Type the word ‘leadership’ into an internet search engine, and you will be faced with 469 million results on what it means to be a leader, what defines a leader, famous leaders throughout time – in addition to thousands of quotes, tips and comments on leadership skills, and why it’s important to possess them.
Yet there is little to explain leadership to young people and why it’s so important for schools and organisations such as ourselves to develop leadership skills in young people.
We believe that leadership is about learning to lead yourself, as well as leading others. In fact, at UFA, we stress that learning to lead yourself is the basis for leading others.
We encourage young leaders to take responsibility for their own learning. They can then develop a sense of responsibility, self efficacy, and a positive mindset, coupled with planning and organisational skills, which enable them to become better learners, therefore gaining higher attainment.
Young people in today’s schools will be the next generation of leaders in the workplace, in our communities and in their families. Because genuine leadership opportunities support transition into adulthood, foster the skills and character to be responsible citizens, and promote social and emotional well-being.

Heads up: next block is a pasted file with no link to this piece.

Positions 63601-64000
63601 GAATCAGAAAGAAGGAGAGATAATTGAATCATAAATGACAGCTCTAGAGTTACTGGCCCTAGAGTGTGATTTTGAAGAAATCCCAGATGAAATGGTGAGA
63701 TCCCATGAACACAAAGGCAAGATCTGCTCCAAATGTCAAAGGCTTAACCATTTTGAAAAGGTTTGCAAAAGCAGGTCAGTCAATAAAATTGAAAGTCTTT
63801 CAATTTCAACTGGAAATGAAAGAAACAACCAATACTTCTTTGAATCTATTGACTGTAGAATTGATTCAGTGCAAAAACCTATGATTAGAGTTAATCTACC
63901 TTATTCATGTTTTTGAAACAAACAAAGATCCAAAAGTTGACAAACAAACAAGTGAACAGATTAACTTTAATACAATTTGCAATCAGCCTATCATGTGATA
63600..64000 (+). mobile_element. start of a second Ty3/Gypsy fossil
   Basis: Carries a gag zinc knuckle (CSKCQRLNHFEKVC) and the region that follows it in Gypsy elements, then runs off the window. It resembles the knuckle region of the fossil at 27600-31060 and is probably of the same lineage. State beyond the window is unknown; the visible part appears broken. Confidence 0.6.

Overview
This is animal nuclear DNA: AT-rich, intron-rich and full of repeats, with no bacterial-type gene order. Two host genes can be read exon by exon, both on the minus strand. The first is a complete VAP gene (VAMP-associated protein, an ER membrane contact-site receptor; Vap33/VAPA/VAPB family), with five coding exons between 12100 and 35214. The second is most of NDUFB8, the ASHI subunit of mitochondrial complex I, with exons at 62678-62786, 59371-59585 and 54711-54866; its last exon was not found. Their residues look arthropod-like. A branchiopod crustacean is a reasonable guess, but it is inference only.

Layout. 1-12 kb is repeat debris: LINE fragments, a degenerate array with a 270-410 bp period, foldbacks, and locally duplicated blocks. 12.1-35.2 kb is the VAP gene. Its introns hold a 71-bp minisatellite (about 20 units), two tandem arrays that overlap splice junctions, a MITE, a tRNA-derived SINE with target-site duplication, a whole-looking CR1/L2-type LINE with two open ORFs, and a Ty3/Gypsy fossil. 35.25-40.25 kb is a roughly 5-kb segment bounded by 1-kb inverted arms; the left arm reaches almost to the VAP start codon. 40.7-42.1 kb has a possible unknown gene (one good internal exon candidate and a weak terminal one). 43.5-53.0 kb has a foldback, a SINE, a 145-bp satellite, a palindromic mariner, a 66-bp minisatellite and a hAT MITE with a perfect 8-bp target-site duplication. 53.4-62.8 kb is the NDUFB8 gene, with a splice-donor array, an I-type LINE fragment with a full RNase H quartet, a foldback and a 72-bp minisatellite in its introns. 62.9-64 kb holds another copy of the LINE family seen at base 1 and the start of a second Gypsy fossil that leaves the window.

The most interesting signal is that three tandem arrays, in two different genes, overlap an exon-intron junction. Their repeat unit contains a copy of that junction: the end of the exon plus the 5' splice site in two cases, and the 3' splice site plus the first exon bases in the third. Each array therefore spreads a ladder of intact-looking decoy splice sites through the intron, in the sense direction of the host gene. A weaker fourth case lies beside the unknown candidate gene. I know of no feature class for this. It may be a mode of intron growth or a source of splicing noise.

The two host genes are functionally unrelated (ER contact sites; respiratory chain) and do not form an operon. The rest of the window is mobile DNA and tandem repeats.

So, how do we do it?
We help young people to develop leadership skills and character by providing real-life opportunities to practice – where successes and failures are equally valuable and time is spent on self-reflection with coaching feedback from adults and other young people alike.
Understanding the process involved in leading oneself and others enables young people to be confident in their roles and to navigate their own path.
And so, young people and those who support them must be prepared for their leadership responsibilities.
We have seen so many grow in confidence and become fantastic role models for others. And they understand the responsibility this brings. They grow through their ability to transfer this learning to other experiences and it deepens their learning when they lead.
When young people in leadership roles are trained as evaluators and researchers, and they gather and analyse data about their school, everyone learns.
When young people are trained as Students of Today, Leaders of Tomorrow and become part of school councils and contribute to senior leadership decisions, we see school culture change.
When young people’s leadership is proactively planned and embedded as part of the school vision, valued and articulated by young people and adults alike, then it becomes part of a journey to whole school improvement, and a better place to be.
The Oxford Dictionary defines leadership as ‘The action of leading a group of people or an organisation, or the ability to do this’. At UFA, we believe every young person has the ability to lead.
They may just need a little help from us along the way…
For more on leadership skills and our Peer Tutoring programmes, visit ufa.org.uk.